You read it here - album of the year

Review by Shane Danielsen - Sydney Morning Herald, October 1994

It's now October, late enough in 1994 to start using phrases like "album of the year" and not look too foolish doing it.

Come in, Jeff Buckley, your time is at hand.

Briefly, the facts are as follows: he is (as the intuitive reader might already have guessed) indeed the son of Tim Buckley, the troubled boho artist/addict who crafted a number of brilliant albums - among them Sefronia, Lorca, Goodbye and Hello - before his premature death; his son was then just six months old. This is his debut album, after an EP last year titled Live at Sin-e (on Big Cat). He also presents a compelling argument for the genetic inheritance of genius.

What impresses most, however - more than his lineage, even more than that divine voice - is his songwriting. Of the ten tracks here, all but three are his own compositions. Yet while the covers are an eclectic bunch - ranging from a hushed, reverent delivery of Benjamin Britten's Corpus Christi Carol (which test his range to the fullest), to a sublime reading of Leonard Cohen's Hallelujah, one of the great lyrics of contemporary pop music - Buckley's own songs suffer little by comparison.

Lover, You Should Have Come Over is a case in point. It begins with a Larkin-like description of a funeral in the rain, moves through expressions of longing and doubt and edges towards reconciliation before articulating, finally, the dilemma of its (very male) protagonist in a single, telling couplet: "I feel too young to hold on/But much too old to break free and run".

Grace is, like all the best rock music, a work of equal parts drama and exhileration, qualities best witnessed in the opening to the title track, where an elaborate guitar filigree crashes into a thunderous chord, then a swaggering, thrilling riff. And while the rest of the album is characterised by its extraordinary sensuality, So Real is something else again, simply one of the most intensely sexual songs I've ever heard.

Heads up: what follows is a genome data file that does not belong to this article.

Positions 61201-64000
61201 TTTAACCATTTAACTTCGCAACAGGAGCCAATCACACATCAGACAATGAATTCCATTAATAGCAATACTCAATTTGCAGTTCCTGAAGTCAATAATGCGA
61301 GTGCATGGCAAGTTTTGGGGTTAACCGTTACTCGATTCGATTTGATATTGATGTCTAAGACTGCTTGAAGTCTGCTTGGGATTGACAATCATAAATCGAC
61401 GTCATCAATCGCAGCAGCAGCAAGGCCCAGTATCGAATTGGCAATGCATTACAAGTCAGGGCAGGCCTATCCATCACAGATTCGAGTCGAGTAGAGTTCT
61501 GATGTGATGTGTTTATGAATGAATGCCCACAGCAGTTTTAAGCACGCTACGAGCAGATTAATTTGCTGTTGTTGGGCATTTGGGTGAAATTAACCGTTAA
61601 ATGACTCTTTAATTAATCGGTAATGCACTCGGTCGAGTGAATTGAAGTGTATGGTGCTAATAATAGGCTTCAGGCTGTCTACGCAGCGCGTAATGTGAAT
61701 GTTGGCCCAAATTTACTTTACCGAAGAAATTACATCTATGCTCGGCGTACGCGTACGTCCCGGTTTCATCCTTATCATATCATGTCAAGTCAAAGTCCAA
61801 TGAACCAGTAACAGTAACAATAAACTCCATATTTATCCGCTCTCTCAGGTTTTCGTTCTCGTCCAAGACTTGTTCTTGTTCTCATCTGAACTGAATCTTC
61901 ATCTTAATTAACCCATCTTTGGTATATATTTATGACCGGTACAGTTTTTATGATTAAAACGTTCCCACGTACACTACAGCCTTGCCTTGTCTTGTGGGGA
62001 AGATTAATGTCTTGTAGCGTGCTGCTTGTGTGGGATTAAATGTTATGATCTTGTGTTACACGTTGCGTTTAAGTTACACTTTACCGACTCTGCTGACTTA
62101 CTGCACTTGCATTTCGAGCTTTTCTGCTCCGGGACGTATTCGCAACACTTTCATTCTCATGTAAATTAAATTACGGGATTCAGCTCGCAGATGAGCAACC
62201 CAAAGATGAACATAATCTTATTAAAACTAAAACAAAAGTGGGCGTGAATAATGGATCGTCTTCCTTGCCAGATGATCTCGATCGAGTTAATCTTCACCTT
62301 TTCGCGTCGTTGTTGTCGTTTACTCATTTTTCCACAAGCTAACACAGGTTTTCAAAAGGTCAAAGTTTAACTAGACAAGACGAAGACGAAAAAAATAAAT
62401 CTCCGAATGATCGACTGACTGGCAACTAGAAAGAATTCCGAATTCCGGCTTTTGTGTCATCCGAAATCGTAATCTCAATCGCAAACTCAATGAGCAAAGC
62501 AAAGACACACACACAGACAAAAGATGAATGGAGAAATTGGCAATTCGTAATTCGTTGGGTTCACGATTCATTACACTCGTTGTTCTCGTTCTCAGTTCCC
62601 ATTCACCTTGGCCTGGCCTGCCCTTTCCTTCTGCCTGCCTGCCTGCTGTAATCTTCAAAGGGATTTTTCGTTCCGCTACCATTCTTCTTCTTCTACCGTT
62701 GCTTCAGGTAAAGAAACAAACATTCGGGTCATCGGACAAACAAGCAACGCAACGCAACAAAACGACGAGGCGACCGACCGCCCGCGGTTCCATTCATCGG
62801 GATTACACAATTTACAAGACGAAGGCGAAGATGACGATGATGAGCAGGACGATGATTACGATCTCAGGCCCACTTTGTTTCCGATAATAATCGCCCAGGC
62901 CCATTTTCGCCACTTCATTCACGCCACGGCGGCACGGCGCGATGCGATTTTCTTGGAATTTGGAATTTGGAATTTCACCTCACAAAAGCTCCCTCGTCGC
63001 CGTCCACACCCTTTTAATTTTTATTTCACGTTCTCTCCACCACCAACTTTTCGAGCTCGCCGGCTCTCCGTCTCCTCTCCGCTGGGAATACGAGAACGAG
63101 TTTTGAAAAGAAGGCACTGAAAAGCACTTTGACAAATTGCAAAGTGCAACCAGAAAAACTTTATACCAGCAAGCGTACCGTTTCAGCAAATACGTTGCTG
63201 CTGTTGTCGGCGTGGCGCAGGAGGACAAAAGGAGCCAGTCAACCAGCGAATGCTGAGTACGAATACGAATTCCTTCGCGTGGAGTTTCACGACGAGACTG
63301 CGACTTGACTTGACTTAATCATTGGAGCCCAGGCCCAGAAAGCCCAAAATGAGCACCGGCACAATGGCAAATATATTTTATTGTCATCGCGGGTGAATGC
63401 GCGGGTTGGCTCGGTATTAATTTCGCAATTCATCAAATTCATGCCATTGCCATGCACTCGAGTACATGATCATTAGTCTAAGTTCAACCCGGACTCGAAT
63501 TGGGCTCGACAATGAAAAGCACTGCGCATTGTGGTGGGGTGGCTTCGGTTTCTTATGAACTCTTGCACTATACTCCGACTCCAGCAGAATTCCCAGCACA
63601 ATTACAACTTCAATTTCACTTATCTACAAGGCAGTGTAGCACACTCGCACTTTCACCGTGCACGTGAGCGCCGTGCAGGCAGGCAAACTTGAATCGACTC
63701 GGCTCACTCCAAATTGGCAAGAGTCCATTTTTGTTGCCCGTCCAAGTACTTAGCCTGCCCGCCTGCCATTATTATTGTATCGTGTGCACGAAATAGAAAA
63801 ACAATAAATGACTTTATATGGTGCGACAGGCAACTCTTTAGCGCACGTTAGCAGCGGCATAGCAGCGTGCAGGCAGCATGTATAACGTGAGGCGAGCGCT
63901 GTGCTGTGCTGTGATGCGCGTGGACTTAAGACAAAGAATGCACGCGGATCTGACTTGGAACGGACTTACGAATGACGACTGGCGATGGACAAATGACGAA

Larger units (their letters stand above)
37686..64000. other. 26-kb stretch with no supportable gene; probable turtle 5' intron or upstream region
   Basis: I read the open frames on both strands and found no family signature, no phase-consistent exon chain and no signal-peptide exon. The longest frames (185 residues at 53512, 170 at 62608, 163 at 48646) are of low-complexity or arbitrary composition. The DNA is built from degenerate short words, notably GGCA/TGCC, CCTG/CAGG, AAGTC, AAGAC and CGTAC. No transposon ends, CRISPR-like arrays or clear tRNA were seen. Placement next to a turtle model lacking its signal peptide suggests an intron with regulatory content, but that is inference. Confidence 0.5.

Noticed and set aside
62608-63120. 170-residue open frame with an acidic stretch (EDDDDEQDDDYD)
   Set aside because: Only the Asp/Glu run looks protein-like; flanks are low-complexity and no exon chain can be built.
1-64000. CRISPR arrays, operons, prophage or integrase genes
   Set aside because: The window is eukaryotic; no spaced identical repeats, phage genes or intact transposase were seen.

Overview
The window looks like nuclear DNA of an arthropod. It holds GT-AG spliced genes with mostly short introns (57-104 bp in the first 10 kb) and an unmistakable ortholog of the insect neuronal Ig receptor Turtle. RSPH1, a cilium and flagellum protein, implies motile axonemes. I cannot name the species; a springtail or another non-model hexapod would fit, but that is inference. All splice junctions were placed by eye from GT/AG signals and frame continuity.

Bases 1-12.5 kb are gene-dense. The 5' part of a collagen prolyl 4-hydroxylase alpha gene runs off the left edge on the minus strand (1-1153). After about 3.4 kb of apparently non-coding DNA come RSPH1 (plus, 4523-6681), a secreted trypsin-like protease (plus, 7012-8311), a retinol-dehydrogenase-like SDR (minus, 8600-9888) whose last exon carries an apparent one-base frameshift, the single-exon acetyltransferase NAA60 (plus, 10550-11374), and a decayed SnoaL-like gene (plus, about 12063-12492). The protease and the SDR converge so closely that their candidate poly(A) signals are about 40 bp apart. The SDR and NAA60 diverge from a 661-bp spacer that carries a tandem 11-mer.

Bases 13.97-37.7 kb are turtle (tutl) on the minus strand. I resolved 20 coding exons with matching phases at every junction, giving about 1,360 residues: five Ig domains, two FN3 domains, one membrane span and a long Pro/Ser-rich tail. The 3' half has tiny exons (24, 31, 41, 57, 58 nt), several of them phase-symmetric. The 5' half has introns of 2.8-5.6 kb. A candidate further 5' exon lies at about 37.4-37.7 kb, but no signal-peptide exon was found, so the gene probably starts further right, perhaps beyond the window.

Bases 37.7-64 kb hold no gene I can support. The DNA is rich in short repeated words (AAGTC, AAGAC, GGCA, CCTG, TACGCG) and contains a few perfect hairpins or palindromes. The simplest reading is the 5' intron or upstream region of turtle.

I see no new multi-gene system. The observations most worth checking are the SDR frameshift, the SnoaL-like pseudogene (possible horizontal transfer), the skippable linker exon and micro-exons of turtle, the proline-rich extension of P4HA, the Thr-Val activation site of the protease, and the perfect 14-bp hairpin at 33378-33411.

Surrounded by a plethora of fashionable gestures, Buckley has wisely opted out of the discourse. Knowing that, at its best, music can not only approximate actual experience, but can actually supplement it, he revels in the notion as song-as-catharsis. The result sounds at times as mystical and disconnected as Zoso-period Led Zeppelin, at others as urgently, defiantly contemporary as, say, Pavement.

It's also an almost impossibly beautiful record. There is a sense of rightness to the arrangements unlike anything I've encountered since the Cowboy Junkies' Trinity Sessions: everything is in its place, nothing is overstated - yet somehow it never becomes merely tasteful.

Album of the year. Without question.

Site feedback:

Back to the review index